The problem was clear for everyone to see when Te Horo Beach was cut off by flooding in early December.
A public meeting at The Bus Stop Café on February 2 revealed that the solution – and just who might be responsible for finding one – was as murky as the floodwaters.
The meeting was an opportunity for residents and farmers to hear from elected members and staff of Greater Wellington Regional Council, who manage the problematic Mangaone Stream, and Kāpiti Coast District Council, who look after the infrastructure of the Te Horo community.
And the disparate roles inevitably gave rise to voiced concerns that the two bureacracies were simply passing the buck for responsibility.
Regional council flood protection manager Graeme Campbell began the meeting by saying the floods that isolated beach residents for nearly three days was not significant in terms of the rainfall or flow in the streams.
“We had no more than 10mm an hour, which is not huge,” he said.
Most of the rain fell on the land between the highway and the beach, rather than in the headwaters of the Mangaone, and floodwaters built up with nowhere to go.
It was recognised by all the speakers, however, that the stream couldn’t take the water flowing through it and simply spilled over Te Horo Beach Road and neighbouring farmland. A big issue appeared to be the build-up of weeds that clogged the waterways. Residents said as soon as diggers could clear the stream, the waters subsided.
Ensuring the Mangaone and Jewell streams were cleared regularly – along with other mitigation works – was problematic for the regional council.
Graeme said the council was bound by good practice guidelines and the National Policy Statement for Freshwater 2020, which prescribed what the council could and couldn’t do.
“We can’t just clear out the weeds from the stream and the banks,” he said.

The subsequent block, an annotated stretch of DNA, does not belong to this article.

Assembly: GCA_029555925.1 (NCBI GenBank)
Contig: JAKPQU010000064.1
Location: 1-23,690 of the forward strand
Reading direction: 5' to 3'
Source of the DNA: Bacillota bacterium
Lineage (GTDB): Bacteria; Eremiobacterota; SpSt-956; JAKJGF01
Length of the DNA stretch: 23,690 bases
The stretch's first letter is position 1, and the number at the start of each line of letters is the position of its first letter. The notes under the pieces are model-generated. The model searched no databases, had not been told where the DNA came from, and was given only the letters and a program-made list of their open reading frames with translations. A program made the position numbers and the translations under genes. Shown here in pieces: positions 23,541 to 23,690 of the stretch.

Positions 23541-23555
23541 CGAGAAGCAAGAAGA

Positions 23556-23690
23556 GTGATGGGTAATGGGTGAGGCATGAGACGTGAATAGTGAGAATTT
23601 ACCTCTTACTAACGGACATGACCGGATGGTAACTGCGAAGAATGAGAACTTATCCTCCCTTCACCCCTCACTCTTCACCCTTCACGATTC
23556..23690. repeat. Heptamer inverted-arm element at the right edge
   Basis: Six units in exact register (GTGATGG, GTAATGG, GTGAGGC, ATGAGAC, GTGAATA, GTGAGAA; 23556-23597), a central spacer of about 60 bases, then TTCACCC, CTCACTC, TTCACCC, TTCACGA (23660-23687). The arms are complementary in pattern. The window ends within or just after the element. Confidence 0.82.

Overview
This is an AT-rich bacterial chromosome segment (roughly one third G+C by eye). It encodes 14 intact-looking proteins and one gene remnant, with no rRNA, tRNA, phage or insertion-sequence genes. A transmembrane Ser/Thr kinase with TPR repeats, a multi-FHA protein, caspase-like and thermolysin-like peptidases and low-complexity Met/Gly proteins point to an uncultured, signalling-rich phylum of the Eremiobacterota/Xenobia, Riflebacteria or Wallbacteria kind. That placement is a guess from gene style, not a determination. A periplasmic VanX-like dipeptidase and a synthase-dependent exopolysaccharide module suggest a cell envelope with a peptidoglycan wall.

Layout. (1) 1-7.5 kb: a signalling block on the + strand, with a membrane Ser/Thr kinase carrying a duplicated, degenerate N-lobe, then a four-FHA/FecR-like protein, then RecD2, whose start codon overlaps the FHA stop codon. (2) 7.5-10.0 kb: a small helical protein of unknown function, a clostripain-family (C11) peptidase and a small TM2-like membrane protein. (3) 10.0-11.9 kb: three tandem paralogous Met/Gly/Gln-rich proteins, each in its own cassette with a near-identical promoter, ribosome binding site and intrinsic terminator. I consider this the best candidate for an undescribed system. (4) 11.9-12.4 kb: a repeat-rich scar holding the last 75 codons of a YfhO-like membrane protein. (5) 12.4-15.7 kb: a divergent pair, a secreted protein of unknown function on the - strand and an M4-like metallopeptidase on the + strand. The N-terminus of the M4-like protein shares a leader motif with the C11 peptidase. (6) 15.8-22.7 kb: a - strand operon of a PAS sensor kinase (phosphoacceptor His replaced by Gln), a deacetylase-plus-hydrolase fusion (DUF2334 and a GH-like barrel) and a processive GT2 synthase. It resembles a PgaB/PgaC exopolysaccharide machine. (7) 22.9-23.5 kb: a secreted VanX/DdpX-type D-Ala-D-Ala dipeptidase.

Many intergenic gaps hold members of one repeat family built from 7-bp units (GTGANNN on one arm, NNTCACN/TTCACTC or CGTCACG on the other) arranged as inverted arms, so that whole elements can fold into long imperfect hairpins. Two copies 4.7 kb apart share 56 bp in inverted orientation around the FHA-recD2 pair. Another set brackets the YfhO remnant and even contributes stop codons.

There was, however, an opportunity for residents to have a say in what the council might do in future because it was applying for a new resource consent for stream works. Graeme urged residents and farmers to submit their ideas.
KCDC infrastructure manager Sean Mallon noted that one proposed solution had been to raise the height of Te Horo Beach Road.
“That would be expensive,” he said, and it might not fix the problem.
A bund along the stream banks was another suggestion, but Ōtaki ward councillor James Cootes, also a beach resident, pointed out that could just mean water flowing elsewhere and affecting other properties.
James said that without a storm-water system, Te Horo Beach relied on sumps to deal with surplus water, which were cleared regularly. He had already asked his council if more sumps could be installed, and Sean confirmed it was being investigated before the flooding.
“While we’re reviewing what happened here, we’ll be investigating all possible solutions, such as the road and bunds,” James said.
There was also discussion about the implications of the beach being cut off for residents needing to be evacuated from flooded homes, or requiring urgent medical care.
“What if we had a medical emergency?” someone asked.
Sean said as part of the review, an emergency access road to the beach area would be looked at.
KCDC access and transport asset manager Mark Martin said flooding in early December throughout Kāpiti had activated the Emergency Operations Centre. The centre responded to the needs of people in other areas of the region who had to be evacuated.
“If Te Horo Beach people needed help, we would have responded,” he said. “Our first priority is always people’s lives, and homes that have to be evacuated.”